OK, sure, I’m skipping over the fact that the title has a French word in it, but let’s move past that. Did you know that “Suite: Judy Blue Eyes” had Spanish lyrics in it? If you, like so many others, weren’t listening closely, there’s an entire verse of the song sung in Spanish, near the end. Stephen Stills put this part of the song in Spanish partly because he didn’t want it to be easily understood, and partly because the words don’t have a lot to do with the rest of the song. And finally, he added it in because he felt that the ending was just kind of lying there and needed a little perking up. Incidentally, while Crosby, Stills and Nash all sang on this record, of the three only Stephen Stills is playing any instruments, with percussion provided by Dallas Taylor. Let’s listen in and I’ll translate for you:
“How nice it would be to take you to Cuba
The queen of the Caribbean Sea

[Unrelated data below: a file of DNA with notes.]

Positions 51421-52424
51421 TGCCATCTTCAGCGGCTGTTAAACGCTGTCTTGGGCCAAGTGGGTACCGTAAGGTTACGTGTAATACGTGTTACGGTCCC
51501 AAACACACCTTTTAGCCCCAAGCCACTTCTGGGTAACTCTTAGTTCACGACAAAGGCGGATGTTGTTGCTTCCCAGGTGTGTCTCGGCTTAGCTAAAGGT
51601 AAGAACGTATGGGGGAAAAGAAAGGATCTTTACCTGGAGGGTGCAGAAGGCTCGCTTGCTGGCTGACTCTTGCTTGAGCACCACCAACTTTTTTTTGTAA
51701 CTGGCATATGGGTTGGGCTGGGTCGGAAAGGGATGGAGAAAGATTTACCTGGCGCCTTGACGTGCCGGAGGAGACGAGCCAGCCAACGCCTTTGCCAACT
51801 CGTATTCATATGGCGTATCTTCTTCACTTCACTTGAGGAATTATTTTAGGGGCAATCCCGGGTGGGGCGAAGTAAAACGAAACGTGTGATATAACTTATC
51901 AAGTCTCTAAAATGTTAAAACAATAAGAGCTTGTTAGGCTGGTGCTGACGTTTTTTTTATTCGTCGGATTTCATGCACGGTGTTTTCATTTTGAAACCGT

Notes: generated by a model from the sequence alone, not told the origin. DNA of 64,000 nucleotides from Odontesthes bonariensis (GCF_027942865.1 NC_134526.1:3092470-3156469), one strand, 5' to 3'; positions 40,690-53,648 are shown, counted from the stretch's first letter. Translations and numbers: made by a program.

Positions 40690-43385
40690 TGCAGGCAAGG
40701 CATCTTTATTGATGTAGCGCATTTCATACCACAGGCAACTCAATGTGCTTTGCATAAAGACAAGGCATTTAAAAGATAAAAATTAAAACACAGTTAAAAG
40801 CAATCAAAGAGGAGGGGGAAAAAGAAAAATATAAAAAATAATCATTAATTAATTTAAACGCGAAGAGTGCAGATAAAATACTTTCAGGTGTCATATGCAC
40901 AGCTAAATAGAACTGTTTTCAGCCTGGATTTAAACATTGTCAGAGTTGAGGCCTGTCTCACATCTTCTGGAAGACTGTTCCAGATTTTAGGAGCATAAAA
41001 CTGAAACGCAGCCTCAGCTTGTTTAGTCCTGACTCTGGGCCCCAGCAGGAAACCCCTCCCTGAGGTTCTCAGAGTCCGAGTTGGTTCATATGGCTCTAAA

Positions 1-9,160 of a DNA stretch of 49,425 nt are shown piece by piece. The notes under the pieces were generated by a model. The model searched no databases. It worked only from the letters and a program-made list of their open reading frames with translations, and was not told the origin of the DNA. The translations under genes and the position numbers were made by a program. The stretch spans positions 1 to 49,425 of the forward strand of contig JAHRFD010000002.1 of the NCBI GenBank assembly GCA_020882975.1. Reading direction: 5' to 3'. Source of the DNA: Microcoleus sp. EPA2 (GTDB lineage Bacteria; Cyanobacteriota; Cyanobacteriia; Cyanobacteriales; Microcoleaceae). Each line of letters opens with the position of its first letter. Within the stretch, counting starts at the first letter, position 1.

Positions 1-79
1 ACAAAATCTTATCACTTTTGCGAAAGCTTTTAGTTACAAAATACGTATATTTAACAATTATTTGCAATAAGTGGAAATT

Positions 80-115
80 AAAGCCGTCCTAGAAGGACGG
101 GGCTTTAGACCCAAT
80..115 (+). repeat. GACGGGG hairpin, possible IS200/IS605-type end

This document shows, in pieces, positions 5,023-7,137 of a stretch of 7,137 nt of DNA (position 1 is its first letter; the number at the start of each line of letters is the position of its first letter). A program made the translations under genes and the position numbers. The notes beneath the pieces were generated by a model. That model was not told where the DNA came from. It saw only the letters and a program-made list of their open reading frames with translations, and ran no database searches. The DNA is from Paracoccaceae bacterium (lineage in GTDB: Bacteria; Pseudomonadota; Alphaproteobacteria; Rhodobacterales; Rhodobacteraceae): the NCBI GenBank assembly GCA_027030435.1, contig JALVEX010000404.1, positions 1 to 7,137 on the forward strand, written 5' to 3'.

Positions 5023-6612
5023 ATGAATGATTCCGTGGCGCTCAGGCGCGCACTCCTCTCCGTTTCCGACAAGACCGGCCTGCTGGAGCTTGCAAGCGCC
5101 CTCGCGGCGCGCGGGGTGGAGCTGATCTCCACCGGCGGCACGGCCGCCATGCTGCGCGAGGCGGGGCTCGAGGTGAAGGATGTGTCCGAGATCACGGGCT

I only want to visit you there
And how sad that I can’t, damn!”
See? Not much to do with the rest of the song.
And now it’s time to answer today’s trivia question. Back on Page Two I asked you What these five men have in common? They are:
And Paul Carrack.
The answer is that they all sang on hit songs for more than one band.
Paul Rodgers was the voice of Free and Bad Company, Eric Burdon was out front for both The Animals and War, Graham Nash sang on hits for both The Hollies and Crosby, Stills, Nash & Young. And finally, Paul Carrack was the lead voice for Ace and for Mike and the Mechanics. And while he didn’t sing, he was also a key part of Roxy Music and Squeeze for awhile.
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Next time around, we’re going to find out How Good It Is when we look In Your Eyes—by listener request!
Thanks for listening, and I’ll talk to you next time.